So as to further assure the avoidance of any liquid intrusion, it can be seen that the end 126 of the first coupler member 124 has a surface 140 which is in abutment with the end 112 of the first duct 110. Similarly, the, second coupler member 128 has a surface 142 which is in abutment with the end 116 of the second duct 114. This relationship further assures the accurate placement of the coupler members in end-to-end relationship and further assures the alignment of the ducts 110 and 114.

As can be seen in FIG. 6, the gasket 132 is an elastomeric ring having a cross-sectional thickness greater than a depth of either of the V-shaped grooves of the respective ends 126 and 130 of the coupler members 124 and 128. As a result, the elastomeric ring of the gasket 132 will effectively “fill” the outer portions of the V-shaped grooves. The configuration of the V-shaped grooves causes the elastomeric material of the gasket 132 to “extrude” thereinto so as to establish a tight sealing relationship therewith.

The first duct 110, the second duct 114, the first coupler member 124 and the second coupler member 128 are formed of a polymeric material. Each of these components can be formed in an injection molding process. Similarly, the gasket 132 can be formed of an elastomeric or other resilient material. The material used for the gasket 132 should be suitably hydrophobic so as to resist any liquid intrusion.

FIG. 7 is an illustration of the apparatus 100 prior to the installation of the tendons 118 and the installation of the grout 120. The first duct 110 is suitably mounted against a metal bulkhead having a flat surface corresponding to the formation of the exterior surface 106 of concrete segment 102. A suitable fixture is provided on the metal bulkhead which will extend into the interior 160 of the first duct 110. Prior to the installation of the first duct 110 onto the bulkhead fixture, the coupler member 124 is placed over the exterior surface of the first duct 110. Similarly, the external seal 134 is placed over the end 162 of the coupler member 124 opposite the end 126. A suitable heating device, such as a hot air blower, can be applied to the external seal 134 so as to heat shrink the seal 134 upon the exterior surface of the duct 110 and upon the exterior surface of the first coupler member 124. Once the duct 110, along with the attached coupler member 124, is placed upon the bulkhead fixture, the concrete 164 can then be poured into a suitable mold. After solidifying, the metal bulkhead and the attached bulkhead fixture are removed from the surface 106 so as to create a flat surface thereagainst. Upon solidification, the inner surface 108 of the concrete segment 104 will be formed by match casting. In other words, the surface 106 will act as a surface for the formation of surface 108. A suitable mandrel or alignment plug can be placed into the interior passageway 160 of the first duct 110. This alignment plug can extend outwardly beyond the surface 106. The second coupler member 128 can then be applied onto the exterior surface of the second duct 114. The internal seal 138 is interposed between the inner surface of the second coupler member 128 and the exterior surface of the duct 114. The second duct 114 and its associated coupler 128 can then be placed over the alignment plug extending outwardly of the interior passageway 160 of the duct 110 so as to extend into the interior passageway 166 of the second duct 114. Since there is a possibility of slight misalignment during the formation of the second concrete segment 104, the second coupler member 128 is slidable relative to the duct 114 by virtue of the “rollability” of the internal seal 138.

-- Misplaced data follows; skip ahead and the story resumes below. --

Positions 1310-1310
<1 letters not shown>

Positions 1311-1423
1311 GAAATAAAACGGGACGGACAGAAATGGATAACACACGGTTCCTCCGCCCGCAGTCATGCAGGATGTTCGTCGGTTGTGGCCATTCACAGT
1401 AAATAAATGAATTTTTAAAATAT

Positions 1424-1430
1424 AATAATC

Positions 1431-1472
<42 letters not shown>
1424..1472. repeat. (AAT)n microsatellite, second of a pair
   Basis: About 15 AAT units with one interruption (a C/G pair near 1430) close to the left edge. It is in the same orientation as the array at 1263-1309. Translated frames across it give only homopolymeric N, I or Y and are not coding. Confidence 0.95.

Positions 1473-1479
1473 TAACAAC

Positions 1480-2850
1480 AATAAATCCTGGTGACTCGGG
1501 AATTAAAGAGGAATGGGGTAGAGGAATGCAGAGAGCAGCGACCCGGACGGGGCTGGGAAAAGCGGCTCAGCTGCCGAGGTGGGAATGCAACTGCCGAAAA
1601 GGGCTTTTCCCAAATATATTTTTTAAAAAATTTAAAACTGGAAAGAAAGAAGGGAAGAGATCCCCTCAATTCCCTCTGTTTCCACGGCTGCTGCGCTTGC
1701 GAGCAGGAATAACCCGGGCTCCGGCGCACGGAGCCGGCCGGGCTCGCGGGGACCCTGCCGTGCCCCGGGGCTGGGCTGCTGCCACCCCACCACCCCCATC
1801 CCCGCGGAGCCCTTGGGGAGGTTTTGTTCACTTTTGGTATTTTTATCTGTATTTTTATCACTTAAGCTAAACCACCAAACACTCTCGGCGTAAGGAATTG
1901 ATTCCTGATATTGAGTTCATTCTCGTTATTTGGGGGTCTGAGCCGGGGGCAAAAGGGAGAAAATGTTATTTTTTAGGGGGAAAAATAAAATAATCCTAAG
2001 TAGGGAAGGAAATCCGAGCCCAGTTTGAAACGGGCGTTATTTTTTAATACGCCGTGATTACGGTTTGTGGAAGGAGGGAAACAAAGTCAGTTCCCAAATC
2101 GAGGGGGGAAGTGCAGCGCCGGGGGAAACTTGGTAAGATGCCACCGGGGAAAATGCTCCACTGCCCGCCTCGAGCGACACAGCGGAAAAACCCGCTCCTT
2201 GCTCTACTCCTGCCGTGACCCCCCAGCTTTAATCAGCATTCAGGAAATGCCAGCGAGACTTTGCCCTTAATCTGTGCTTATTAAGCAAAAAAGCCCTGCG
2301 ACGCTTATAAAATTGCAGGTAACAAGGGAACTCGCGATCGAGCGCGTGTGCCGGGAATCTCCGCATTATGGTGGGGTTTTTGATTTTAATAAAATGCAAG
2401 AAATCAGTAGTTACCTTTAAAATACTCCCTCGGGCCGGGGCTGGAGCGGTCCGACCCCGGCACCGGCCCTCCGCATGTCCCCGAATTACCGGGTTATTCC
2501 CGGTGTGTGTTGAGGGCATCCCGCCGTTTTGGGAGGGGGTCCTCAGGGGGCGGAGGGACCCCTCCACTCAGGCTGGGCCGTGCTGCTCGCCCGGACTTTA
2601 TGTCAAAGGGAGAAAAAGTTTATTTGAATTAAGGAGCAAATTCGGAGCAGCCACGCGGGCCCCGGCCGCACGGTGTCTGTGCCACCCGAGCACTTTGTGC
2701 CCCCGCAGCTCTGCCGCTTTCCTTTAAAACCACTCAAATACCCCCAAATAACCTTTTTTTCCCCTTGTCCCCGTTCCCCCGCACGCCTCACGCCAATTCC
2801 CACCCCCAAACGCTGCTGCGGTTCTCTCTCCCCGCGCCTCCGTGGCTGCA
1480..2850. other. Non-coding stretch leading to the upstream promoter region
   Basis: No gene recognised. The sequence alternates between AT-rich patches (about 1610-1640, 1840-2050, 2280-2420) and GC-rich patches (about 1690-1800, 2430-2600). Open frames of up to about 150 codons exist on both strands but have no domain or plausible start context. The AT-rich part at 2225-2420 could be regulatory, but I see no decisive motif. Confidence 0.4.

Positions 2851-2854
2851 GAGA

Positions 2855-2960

After the concrete solidifies, the surface 108 will be separated from surface 106. Similarly, the end 130 of the coupler member 128 will be separated from the end 126 of the coupler 124. The gasket 132 can then be installed into the V-shaped groove associated with the end 130 of the second coupler 128. Because of the enlarged cross-sectional area of the annular gasket 132, a portion of the gasket 132 will extend outwardly beyond the end 130 of the second coupler member 128.

The segment 102 can then be installed as part of the segmental structure. The segment 104 is then transported into position so that the surface 108 will face the surface 106. Since it is possible that a misalignment of the surface of the segments can occur, the particular arrangement of the V-shaped grooves and the shape of the gasket 132 will accommodate any misalignment. When the surface 108 is brought into proximity against the surface 106, the relatively pointed side 168 of the gasket 132 will “funnel” into the V-shaped groove 170 at the end 126 of the first coupler member 124. Particularly, the pointed side 168 may contact either of the sides 172 or 174 of the V-shaped groove 170. As the surface 108 is brought further into proximity with surface 106, the gasket 132 will extrude into the V-shaped groove 170 so as to establish an effective liquid-tight seal therewith. After assembling and epoxying of the surfaces 106 and 108 together, tendons can be extended through the interior passageways 160 and 166 of the respective ducts 110 and 114 so as to permanently join the segments 102 and 104 in post-tensioned relationship.